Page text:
Read more in Trim Tab magazine’s winter edition. The article starts on page 37.
Hello Greendistrict readers! Happy New Year to all!
It’s a good ten days into the new year and about time I return from extended holiday hiatus. I’m kicking off 2010 with a few adjustments to my blogging habits: nixing the daily Green Lines sustainability roundup, for starters. It’s just too time consuming to compile that stuff. Besides, truly compelling stories don’t appear everyday. Instead, I’m going to focus on writing more substantive blog posts and make the Green Lines roundup a weekly feature filled with the most noteworthy and new reporting of the previous seven days. To get started, here are a few stories that caught my eye:
CBS News reported on vulnerabilities in the nation’s food supply.
Finally someone wrote a story on the brewing battle over biodiesel made from trees – or lumber scraps, that is. The Washington Post had a piece today about complaints from the lumber industry that the congressionally induced boom in fuel made from “woody biomass” could put cabinet makers and other producers of “composite wood” products out of business. The story, however, makes no mention of the growing environmental concerns. To learn why the federal Biomass Crop Assistance Program is a bad idea from a sustainability standpoint you have to go elsewhere.
The greening of the U.S. House of Representatives: “The House saved almost 75,000 pounds of waste from landfills and cut nearly 400,000 pounds of carbon emissions last year through a new program to make the chamber’s offices more energy efficient,” according to Roll Call.
Mountaintop removal mining is causing vast and permanent environmental destruction, exposing people to serious health consequences such as birth defects, and should be banned, according to a new study discussed in this story in The Guardian.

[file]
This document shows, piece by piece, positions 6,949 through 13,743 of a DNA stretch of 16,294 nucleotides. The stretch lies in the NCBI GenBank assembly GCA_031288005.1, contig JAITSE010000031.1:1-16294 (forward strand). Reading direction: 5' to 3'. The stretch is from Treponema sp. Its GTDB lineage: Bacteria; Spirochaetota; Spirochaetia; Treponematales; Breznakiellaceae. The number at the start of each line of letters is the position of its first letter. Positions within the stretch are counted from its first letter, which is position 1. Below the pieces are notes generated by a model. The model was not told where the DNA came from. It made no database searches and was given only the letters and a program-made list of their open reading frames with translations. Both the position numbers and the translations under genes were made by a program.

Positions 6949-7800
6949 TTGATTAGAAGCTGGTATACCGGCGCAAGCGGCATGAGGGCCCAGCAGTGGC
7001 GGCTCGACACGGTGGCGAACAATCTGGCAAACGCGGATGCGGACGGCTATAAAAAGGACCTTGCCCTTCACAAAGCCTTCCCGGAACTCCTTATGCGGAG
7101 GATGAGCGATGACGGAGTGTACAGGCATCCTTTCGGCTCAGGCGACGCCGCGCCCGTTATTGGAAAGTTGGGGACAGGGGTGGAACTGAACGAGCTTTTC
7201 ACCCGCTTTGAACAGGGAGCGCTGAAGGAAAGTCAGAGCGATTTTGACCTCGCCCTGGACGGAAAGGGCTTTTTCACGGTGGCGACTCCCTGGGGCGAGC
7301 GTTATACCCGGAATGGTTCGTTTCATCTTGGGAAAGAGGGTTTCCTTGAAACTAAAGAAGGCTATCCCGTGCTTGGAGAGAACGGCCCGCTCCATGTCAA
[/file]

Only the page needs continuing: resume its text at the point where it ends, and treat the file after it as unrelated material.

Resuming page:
“A federal jury awarded more than $100 million to 10 workers who claimed they were injured in 2007 when a toxic substance was released at BP’s Texas City plant,” The New York Times reports. Company officials reportedly expressed outrage though it’s hard to say why they were surprised since federal investigators came to the same conclusion as the jury. The company spends more on its “Beyond Petroleum” ad campaign depicting itself as a “green corporation” than it will be shelling out to the injured workers, which seems another reason to take the executive exclamations with a grain of salt.
The White House “regulatory czar” is pushing to nix the E.P.A.’s plans for tougher rules on coal ash, according to this story in the Wall Street Journal.
Here’s a scary piece on India‘s water mafias.
Los Angeles Times has a travel piece on the “endangered paradise” of the Maldives islands, which is expected to be underwater if the world continues to dither on global warming.
Book Report: I just finished reading “Bitter Chocolate, The Dark Side of The World’s Most Seductive Sweet” by Canadian journalist Carol Off. It’s a harrowing but fascinating and well-researched tale of human rights abuses in the cocoa fields where chocolate’s main ingredient is grown. But be warned: The stories of children working Ivory Coast in slave-like conditions may dampen your appetite for chocolate, as it did mine – or at least for chocolate not stamped with a “fair trade” label.